‘The New Yorker’ on Meg Wolitzer’s Latest Novel
Meg Wolitzer Rides the Feminist Waves
The Female Persuasion tells a timely story of political awakening and personal reckoning.
By Alexandra Schwartz
Women are supposed to help women tell other women’s stories, or so Jill, a character in Meg Wolitzer’s 2008 novel, “The Ten-Year Nap,” ardently believes. After flunking out of academia — her feminist dissertation, “Women’s Unheard Voices in Antebellum America,” bombed with her male adviser — she goes to work at the New York offices of a small film-production company, where she options a piece of historical fiction about a schoolteacher’s erotic adventures on the Canadian frontier. Jill’s boss, Selby Rothberg, is a woman, too — a workaholic woman, granted, with no private life and an abusive management style. Read more at The New Yorker.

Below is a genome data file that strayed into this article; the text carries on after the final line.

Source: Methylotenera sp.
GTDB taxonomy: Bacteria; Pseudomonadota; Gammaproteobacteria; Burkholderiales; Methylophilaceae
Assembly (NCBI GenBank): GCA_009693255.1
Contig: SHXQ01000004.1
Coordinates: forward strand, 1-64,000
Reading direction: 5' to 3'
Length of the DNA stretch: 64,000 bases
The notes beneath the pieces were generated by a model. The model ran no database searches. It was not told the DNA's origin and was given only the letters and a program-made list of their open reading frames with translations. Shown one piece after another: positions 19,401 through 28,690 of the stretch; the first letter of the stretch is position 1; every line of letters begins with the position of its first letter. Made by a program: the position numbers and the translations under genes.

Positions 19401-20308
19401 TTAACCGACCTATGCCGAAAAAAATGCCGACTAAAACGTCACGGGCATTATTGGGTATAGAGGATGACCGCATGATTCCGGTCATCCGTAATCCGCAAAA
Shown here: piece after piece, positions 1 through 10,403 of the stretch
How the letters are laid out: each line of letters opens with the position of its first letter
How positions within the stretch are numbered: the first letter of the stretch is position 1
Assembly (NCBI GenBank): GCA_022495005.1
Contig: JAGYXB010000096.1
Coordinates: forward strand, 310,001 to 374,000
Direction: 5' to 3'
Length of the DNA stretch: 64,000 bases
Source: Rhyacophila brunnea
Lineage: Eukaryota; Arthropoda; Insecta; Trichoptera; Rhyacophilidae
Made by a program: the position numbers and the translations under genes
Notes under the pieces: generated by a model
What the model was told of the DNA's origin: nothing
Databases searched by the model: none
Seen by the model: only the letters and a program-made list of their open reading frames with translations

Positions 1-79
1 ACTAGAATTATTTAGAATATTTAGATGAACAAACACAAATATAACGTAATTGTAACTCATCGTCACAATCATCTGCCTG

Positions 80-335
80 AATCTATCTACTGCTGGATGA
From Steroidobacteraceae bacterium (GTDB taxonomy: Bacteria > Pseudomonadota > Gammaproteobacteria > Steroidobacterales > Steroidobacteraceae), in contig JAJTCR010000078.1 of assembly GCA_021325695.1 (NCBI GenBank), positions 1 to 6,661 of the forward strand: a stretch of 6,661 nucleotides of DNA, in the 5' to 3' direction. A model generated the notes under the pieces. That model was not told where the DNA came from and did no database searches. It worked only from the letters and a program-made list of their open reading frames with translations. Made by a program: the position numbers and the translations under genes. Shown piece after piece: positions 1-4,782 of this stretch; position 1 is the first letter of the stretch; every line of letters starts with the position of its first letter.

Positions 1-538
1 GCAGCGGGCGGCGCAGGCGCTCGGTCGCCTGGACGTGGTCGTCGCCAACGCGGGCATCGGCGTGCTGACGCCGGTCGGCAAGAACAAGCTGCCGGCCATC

Join Meg Wolitzer in conversation with Julie Robinson about her novel The Female Persuasion on May 16. Read more about the event here.
© Literary Affairs, 2005-2018. All Rights Reserved.